Castillo de Viñuelas

Castillo de Viñuelas, the venue for the GDMC gala dinner and closing ceremony on the evening of Thursday, September 21, is a fortified palace within the Parque Regional de la Cuenca Alta del Manzanares, a natural reserve on the northern outskirts of Madrid. 

The outline of this three-story castle against the horizon is defined by its towers and incredible main façade. Four towers, built in 1697, rise from each corner. Facing north, the main façade is completely decorated in 17th-century style, and its elegant ornamentation includes the coats of arms of several prominent Spanish families, as well as a great stone cross. Inside, the Gothic-style Hall of Arms, constructed in the 19th century, is a magnificent sight. Large gardens and several greenhouses cover much of the grounds, and a spectacular terrace offers breathtaking views of the entire Soto de Viñuelas estate. 

Though most of the architecture dates to the 17th century, the estate has been mentioned in historical records as far back as 1285. Ownership of the estate has passed through the families of several Spanish monarchs over the centuries. Dictator Francisco Franco even took up residence in the castle during the 1930s. In the present day, both the castle and the surrounding mountain are privately owned. 

The castle and surrounding park are frequently used as event spaces. Get lost in the park and you will enter a different life!

Additional details about the castle are available at

Palacio de la Bolsa

The Palacio de la Bolsa features emblematic spaces such as the trading hall, the heart of the exchange building and the stock market; the Salón de los Pasos Perdidos (Hall of Silent Footsteps), and the Listing Hall.


Palace History

From its creation in 1831 until the current Stock Exchange building was opened in 1893, the Spanish stock market had a number of different homes in the centre of Madrid. The very first Madrid Stock Exchange was located in Plazuela del Angel, on the corner of calle Carretas.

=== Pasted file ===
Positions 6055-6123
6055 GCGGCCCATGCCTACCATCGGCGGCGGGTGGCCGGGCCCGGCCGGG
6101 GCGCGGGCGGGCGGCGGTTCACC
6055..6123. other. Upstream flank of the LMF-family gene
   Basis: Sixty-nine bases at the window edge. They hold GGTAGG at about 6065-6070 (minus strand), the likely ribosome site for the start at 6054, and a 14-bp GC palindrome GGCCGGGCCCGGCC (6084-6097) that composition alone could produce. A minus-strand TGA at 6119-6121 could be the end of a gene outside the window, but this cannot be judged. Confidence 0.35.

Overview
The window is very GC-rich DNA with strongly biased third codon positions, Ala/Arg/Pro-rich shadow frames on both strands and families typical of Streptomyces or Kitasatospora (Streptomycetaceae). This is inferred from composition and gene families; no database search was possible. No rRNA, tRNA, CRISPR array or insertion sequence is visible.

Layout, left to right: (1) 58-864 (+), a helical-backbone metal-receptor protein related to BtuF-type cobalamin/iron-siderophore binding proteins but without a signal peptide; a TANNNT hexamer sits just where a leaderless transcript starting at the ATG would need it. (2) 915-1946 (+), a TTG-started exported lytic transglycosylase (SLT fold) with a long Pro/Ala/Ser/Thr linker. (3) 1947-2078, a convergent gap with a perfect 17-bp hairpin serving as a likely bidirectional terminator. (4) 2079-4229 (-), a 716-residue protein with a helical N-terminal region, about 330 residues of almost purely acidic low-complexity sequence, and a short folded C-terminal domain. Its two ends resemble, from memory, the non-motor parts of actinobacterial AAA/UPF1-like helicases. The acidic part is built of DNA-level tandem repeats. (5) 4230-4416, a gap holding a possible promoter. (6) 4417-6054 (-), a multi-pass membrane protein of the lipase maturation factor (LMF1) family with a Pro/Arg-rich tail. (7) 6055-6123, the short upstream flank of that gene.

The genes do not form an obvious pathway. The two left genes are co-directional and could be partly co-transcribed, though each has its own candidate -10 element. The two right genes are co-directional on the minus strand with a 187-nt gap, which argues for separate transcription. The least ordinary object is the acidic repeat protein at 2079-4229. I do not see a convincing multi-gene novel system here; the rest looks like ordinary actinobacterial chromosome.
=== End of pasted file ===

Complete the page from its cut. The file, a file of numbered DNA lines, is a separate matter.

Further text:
In 1832 it was moved to the Casa de Filipinas, also close to the calle Carretas. Foto Casa de Filipinas. In 1841 the Exchange moved again, this time to the cloister of the San Martín monastery, and then again in 1846, to the Monjas Bernardas convent on the calle Alcalá. Just a year later the Exchange moved yet again, this time to the Basilios monastery in calle Desengaño. In 1875 the Bolsa was installed in the Aduana Vieja building, the former Customs House, in what became known as the Plaza de la Bolsa.

The current Stock Exchange building was opened by Queen Maria Cristina on 7 May 1893 and has survived to the present day with the original design of architect Enrique Repullés intact.
The building's motif-laden halls and opulent ornamentation, which is rich in symbolry, ensure that generation after generation come to recognise, understand and appreciate the true essence of the very special business relationship underpinning the whole history of the stock market.

The Luis Taverner frescos remain in place, as on the day the building was opened, the Francisco Molinelli sculptures are intact, and furnishings and fittings have been changed for maintenance purposes only. The patron saint of the Stock Exchange, Mercury, has undoubtedly taken good care of the place, preserving it for us to the present day in all its splendour.